The family of Nigerian immigrant Osamuyi Aikpitanhi, who was killed by Spanish law enforcement in 2007, will soon hold a protest to demand justice for his death.
In a press release, Aikpitanhi’s family announced plans to stage a peaceful protest at the Spanish consulate in Lagos, Nigeria, reports Stella Dimoko Korkus:
We will launch a peaceful protest at the Spanish Consulate General office in Victoria Island, Lagos State, to demand justice for the murder of our son and brother, Mr. Osamuyi Akpitanhi, on June 9, 2007, inside an Iberia Airline flight during the process of being deported.
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In June 2007, Aikpitanhi’s life was taken from him, when Spanish officials — in a bid to deport him — reportedly tranquilized and beat him, bound him hand and foot, and placed industrial grade duct tape over his mouth before bundling him like cattle in to an Iberia Airline flight bound for Lagos, Nigeria, from Madrid Spain.
To avoid drawing the attention of other passengers to their cruel and inhumane actions, Spanish officials covered Aikpitanhi’s upper body with a sack, according to eyewitnesses. Aikpitanhi, then only 23, gagged and choked on his vomit.
He was later found dead mid-flight in a pool of his own excrement. The flight was subsequently forced to divert to Alicante Spain. The coroner put his official cause of death as asphyxia or suffocation.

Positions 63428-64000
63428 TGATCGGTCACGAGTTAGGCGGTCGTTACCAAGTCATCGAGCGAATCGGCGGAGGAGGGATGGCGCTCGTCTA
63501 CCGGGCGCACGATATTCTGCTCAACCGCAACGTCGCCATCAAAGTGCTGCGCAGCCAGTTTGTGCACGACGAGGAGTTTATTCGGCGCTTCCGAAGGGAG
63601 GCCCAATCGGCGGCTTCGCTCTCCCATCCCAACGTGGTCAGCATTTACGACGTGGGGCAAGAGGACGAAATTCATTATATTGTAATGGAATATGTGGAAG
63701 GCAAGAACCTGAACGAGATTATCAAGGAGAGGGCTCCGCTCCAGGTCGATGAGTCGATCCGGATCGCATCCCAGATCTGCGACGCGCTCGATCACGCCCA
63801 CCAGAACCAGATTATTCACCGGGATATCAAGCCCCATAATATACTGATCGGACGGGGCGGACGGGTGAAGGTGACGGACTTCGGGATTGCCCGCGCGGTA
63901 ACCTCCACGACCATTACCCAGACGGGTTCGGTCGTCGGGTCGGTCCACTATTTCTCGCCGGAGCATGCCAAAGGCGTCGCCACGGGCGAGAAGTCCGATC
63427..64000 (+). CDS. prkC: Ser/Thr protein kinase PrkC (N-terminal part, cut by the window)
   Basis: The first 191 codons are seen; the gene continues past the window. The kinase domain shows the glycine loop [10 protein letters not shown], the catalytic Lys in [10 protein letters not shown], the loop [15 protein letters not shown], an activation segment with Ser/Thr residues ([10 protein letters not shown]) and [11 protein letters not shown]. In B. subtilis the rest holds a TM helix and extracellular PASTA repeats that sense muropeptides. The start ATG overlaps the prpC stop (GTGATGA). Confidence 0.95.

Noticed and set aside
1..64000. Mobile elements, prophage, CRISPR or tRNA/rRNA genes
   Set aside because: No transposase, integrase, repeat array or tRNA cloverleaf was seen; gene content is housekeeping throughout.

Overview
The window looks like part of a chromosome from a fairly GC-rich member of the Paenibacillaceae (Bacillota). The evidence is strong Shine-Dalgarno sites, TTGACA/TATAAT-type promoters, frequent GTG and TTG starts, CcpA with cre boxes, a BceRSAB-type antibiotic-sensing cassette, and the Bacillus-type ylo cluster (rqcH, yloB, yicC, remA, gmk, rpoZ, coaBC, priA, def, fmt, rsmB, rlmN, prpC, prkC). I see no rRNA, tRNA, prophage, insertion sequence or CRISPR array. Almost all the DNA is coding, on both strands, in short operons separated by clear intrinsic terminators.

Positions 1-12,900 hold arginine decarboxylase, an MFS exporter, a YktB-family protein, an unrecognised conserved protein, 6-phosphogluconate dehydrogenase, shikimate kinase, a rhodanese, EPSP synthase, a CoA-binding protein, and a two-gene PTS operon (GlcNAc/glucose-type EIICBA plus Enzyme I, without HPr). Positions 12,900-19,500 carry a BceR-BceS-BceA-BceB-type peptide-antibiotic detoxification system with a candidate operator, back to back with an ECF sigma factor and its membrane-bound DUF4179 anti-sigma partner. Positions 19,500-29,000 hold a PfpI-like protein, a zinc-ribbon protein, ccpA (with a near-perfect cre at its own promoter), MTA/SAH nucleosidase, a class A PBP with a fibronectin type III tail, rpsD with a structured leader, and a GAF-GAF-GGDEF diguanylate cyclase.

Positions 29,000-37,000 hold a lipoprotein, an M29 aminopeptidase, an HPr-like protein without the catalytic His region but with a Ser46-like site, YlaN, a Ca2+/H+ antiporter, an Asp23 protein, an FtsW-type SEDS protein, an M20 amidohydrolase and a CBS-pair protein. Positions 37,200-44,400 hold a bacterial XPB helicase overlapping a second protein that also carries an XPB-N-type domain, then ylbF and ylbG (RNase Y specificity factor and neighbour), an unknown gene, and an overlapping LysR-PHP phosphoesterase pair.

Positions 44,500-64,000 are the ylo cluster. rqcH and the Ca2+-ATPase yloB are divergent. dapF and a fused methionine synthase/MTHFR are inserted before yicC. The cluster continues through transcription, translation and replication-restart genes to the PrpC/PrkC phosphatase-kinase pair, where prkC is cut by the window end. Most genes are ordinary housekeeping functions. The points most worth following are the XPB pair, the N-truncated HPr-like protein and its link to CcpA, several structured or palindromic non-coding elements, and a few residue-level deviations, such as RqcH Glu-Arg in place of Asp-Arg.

Aikpitanhi’s death sparked widespread outrage in the Nigerian and African diasporic communities, leading to protests in no less than 40 countries — mostly in Europe — that demanded justice and an investigation in to the cause of death.
In the press release, Iziegbe Aikpitanhi, the brother of the deceased, gave the names of the two Spanish officers reportedly involved in Aikpitani’s brutal murder as Jose Luis Cazailla Gonzalez and Miguel Angel Piñero Del Real,“Both were at that time attached to the Royal Police Force at Arenida De Los Pablados in the Brigada Province of Madrid, Spain,” he said.
By November 2008, more than a year after his tragic death, the body of Aikpitanhi was repatriated home with a donation of €10,000 to help toward burial expenses.
Shortly afterward, Spanish authorities went ahead to absolve the perpetrators of what has been roundly described as an inhumane act and fined them £600 each, even though Spain is a member of the European Union and a signatory to the European Convention on Human Rights.
According to Irr.org, at least 12 Africans lost their lives between 1991 and 2010 during forced deportations from Europe.
Now 10 years on, Aikpitani’s family is demanding justice and proper compensation for his death, “[We seek] justice and compensation for our son and brother who was murdered in cold blood by your citizens Mr. Jose Luis Cazailla Gonzalez and Miguel Angel Piñero Del Real who still have blood on their hands.”